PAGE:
Mapping Medieval Chester took technology designed for delivering contextual ads and used it to deliver information in context without changing perspective (i.e. without reloading the page, from memory).  The Gough map was an experiment in delivering a large image but also in making people smile.  Experimentation and failure… Online Chopin Variorum Edition was an experiment. How is the ‘work’ concept challenged by the Chopin sources? Technical methodological/objectives: superimposition; juxtaposition; collation/interpolation…

He discussed coping strategies for the Digital Humanities: accept and embrace the ephemerality of web-based interfaces; focus on process and experience – the underlying content is persistent even if the interfaces don’t last.  I think this was a comment from the audience: ‘if a digital resource doesn’t last then it breaks the principle of citation – where does that leave scholarship?’

Summary

So those are my notes.  For further reference I’ve put a CSV archive of #DHA2012 tweets from searchhash.com here, but note it’s not on Australian time so it needs transposing to match the session times.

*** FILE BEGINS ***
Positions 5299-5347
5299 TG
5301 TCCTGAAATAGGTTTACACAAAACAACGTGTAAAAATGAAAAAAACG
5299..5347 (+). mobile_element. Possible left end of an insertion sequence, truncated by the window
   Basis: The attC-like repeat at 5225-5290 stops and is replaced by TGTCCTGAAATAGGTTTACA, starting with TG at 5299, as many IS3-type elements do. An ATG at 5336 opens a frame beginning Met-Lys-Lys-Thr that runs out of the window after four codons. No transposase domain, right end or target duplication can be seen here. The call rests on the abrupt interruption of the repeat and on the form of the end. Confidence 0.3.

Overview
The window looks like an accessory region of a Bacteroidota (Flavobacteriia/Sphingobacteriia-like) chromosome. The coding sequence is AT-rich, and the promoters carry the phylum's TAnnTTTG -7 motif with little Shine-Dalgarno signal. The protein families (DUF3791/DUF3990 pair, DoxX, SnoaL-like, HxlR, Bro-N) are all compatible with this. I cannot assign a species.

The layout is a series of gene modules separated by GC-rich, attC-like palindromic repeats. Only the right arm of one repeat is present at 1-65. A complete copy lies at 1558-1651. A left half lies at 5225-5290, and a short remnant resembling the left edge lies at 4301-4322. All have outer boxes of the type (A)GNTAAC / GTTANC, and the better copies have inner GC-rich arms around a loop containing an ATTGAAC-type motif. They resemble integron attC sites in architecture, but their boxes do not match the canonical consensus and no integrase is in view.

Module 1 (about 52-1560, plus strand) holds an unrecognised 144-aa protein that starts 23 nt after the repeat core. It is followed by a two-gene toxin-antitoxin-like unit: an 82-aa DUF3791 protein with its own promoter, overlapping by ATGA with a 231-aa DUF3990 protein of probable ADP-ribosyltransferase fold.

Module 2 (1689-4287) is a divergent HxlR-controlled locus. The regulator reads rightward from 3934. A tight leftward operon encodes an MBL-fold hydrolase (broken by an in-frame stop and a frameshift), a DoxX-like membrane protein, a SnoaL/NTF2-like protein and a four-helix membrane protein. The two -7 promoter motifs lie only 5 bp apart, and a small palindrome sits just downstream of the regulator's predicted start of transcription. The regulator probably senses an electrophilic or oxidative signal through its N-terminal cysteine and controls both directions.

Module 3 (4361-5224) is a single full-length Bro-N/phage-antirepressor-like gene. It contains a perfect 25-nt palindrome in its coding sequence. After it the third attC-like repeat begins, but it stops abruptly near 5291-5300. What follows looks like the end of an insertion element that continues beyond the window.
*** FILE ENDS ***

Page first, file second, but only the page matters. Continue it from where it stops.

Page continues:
This was my first proper big Digital Humanities conference, and I had a great time.  It probably helped that I’m an Australian expat so I knew a sprinkling of people and had a sense of where various institutions fitted in, but the crowd was also generally approachable and friendly.

I was also struck by the repetition of phrases like ‘the digital deluge’, the ‘tsunami of data’ – I had the feeling there’s a barely managed anxiety about coping with all this data. And if that’s how people at a digital humanities conference felt, how must less-digital humanists feel?

I was pleasantly surprised by how much digital history content there was, and even more pleasantly surprised by how many GLAMy people were there, and consequently how much the experience and role of museums, libraries and archives was reflected in the conversations.  This might not have been as obvious if you weren’t on twitter – there was a bigger disconnect between the back channel and conversations in the room than I’m used to at museum conferences.

As I mentioned in my day 1 and day 2 posts, I was struck by the statement that ‘history is on a different evolutionary branch of digital humanities to literary studies’, partly because even though I started my PhD just over a year ago, I’ve felt the title will be outdated within a few years of graduation.  I can see myself being more comfortable describing my work as ‘digital history’ in future.